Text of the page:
Although these protein biomarkers have promising diagnostic, prognostic, and therapeutic benefits, recent literature explores their limitations. Interestingly, only 77.2% of 2357 AD patients expressed disease related CSF Aβ and either T-tau or P-tau protein values (Hoglund et al., 2015; Rosén et al., 2015). MiRNA appears to predict and diagnose AD with greater sensitivity, even during mild cognitive impairment. For example, Alexandrov et al. noticed miR-9, miR-125b, miR-146b, and miR-155 upregulation in the diseased state when no significant correlation was established between Aβ and AD (Alexandrov et al., 2012).
Advantages of Using miRNA as a Biomarker
Because of its widespread action and presence, miRNA profile changes enable the identification of many pathological processes, including malignancies and cardiovascular and neurological diseases (Calin et al., 2002; Bonauer et al., 2010; Siegel et al., 2012).
MiRNAs' stability is a promising biomarker quality. Interestingly, Siegel demonstrated a small percent of circulating miRNAs are protected from degradation due to their inclusion in small vesicles known as exomes; furthermore, peripheral miRNAs included in RISC complexes avoid degradation by RNAses (Siegel et al., 2012). MiRNA is unique in playing a central role in gene regulation. Schramedei et al. found miR-21 to be a key oncogenic regulator, downregulating tumor suppressors ANP32A and SMARCA4 (Schramedei et al., 2011). Thus, miR-21 could be a more reliable indicator of disease progression than other tangential biomarkers in the progression of cancers, like CNS tumors. CSF elevation of let-7b, a miRNA precursor, is correlated with AD. When administered in vitro, let-7b was shown to proportionally decrease neuronal survival while sparing cell lines containing mutated TLR7 or downstream proteins. Lehmann et al. therefore concluded that let-7b causes neurodegeneration in AD through activation of Toll-like Receptor 7 (Lehmann et al., 2012). Ghidoni et al. linked a decreased miR-107 in early AD to BACE1, a pathogenic compound in AD (Ghidoni et al., 2011). Unfortunately AD clinical manifestations and post-mortem diagnosis often overlap with other forms of dementia such as frontotemporal or Lewy body dementia (Humpel, 2011). Moreover, observable symptoms manifest late in the clinical course impairing early diagnosis and prevention. Other potential biomarkers often appear in much later stages of the disease when neuronal damage has already occurred (Kim et al., 2014). Similar to AD, amyotrophic lateral sclerosis (ALS) identification also relies heavily on clinical presentation, responsible for misdiagnosis in 8–44% of cases (Cloutier et al., 2015).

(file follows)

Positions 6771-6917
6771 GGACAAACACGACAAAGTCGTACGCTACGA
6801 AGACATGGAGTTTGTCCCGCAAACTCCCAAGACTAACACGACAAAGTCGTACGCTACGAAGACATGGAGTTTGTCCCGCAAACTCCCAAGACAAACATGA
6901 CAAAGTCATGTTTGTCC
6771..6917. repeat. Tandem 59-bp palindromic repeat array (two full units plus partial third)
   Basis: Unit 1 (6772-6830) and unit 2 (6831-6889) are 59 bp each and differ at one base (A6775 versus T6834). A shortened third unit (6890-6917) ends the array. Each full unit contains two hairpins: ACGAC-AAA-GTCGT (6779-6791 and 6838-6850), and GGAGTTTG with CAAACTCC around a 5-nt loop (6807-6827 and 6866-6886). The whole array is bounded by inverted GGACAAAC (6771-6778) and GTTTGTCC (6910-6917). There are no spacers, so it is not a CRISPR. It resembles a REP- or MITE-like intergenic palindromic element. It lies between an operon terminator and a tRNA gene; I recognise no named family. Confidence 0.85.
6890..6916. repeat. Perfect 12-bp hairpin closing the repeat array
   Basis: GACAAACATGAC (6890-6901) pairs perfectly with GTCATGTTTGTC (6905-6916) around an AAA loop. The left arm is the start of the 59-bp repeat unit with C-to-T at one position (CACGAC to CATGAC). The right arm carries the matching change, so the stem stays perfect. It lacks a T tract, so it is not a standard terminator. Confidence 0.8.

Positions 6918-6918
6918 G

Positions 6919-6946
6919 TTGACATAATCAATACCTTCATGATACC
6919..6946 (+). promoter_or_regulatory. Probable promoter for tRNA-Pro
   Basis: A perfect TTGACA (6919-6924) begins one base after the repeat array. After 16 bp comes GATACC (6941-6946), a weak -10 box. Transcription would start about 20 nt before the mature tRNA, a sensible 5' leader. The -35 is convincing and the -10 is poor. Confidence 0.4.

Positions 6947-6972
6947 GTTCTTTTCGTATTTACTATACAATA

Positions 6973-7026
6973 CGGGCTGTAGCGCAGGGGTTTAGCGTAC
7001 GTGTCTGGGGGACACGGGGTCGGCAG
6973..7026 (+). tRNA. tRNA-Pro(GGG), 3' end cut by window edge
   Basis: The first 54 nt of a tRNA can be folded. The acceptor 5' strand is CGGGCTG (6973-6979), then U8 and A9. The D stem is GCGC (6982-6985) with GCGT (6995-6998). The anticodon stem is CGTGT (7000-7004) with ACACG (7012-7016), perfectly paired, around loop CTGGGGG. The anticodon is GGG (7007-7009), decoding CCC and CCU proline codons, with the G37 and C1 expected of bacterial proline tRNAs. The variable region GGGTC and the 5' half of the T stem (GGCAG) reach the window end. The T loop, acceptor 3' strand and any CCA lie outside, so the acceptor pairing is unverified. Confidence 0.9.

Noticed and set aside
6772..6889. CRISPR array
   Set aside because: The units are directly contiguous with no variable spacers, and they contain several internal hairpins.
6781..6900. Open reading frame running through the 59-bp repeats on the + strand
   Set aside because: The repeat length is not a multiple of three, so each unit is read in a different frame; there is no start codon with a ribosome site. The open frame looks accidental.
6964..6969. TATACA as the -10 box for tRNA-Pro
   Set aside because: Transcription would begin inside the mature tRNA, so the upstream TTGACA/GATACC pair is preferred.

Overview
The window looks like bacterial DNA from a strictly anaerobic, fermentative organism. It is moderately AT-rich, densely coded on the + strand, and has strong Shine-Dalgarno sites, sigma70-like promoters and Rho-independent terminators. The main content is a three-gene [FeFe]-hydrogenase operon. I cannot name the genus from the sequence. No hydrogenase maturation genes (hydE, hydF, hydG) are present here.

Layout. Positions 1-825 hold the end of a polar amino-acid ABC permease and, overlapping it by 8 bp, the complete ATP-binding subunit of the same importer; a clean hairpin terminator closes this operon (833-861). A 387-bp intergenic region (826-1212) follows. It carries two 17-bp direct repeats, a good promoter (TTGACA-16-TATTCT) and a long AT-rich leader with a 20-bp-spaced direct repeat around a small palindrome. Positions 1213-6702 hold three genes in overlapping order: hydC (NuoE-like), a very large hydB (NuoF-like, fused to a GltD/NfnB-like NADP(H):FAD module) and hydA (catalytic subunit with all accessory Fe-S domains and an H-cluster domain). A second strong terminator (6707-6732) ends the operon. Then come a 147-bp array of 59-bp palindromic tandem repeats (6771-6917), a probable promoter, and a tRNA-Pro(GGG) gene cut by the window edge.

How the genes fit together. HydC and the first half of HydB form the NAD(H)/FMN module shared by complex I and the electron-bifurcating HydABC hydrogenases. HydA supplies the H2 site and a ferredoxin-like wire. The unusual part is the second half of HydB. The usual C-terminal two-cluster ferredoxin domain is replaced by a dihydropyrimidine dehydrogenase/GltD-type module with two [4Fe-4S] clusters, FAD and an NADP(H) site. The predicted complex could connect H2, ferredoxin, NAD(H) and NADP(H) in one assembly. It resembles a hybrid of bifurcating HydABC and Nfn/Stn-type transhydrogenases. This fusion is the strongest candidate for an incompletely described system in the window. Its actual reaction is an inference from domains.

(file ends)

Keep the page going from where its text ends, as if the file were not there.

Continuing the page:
CSF As a Source of miRNA
In patients with neurological disorders, CSF is the ideal source of miRNA, its profile being identical to that of the brain tissue because of its close proximity. CSF sampling from lumbar puncture is often standard procedure for the diagnosis of MS and ALS (Polman et al., 2005; The ALS Association, 2015). Even though tissue biopsy may be more accurate than CSF collection, CSF sampling has the benefit of being much less invasive.
Method of extraction of CSF usually varies. As a standard procedure, after CSF is collected, centrifugation (500 × g, 10 min, and room temperature) needs to be performed within 60 min after collection in order to remove cells and debris. Storage of centrifuged samples is usually at −80°C. Baraniskin et al. (2011) MicroRNA can be extracted using different kits on the market, and manufacturer instructions have to be followed carefully in order to yield the maximum RNA possible. Although 1 mL of CSF only yields 15–30 ng of total RNA, Burgos et al. reported that is possible to obtain reproducible results from as little as 0.5 mL of human CSF (Burgos et al., 2013).
MiRNA can also be isolated from a multitude of blood sources, including serum, plasma, leukocytes, and whole blood samples, establishing its effectiveness as a biomarker (Cheng et al., 2013; De Felice et al., 2014). While both CSF and serum miRNA correlate well with many pathological processes, blood sources are often preferred over CSF sources because they are less invasive and accessible (De Felice et al., 2014). Within the context of neurological disorders, however, CSF typically yields more accurate results (Freischmidt et al., 2013; Cloutier et al., 2015). A meta-analysis examining data from over 20 original works on CNS malignancies found that CSF-based miRNA profile was more sensitive and specific than blood-derived miRNA. In this meta-analysis, the sensitivity for detecting CNS malignancies increased from 83% for blood-derived miRNA to 86% for CSF miRNA while the specificity increased from 81% in blood to 88% in CSF (Wei et al., 2015).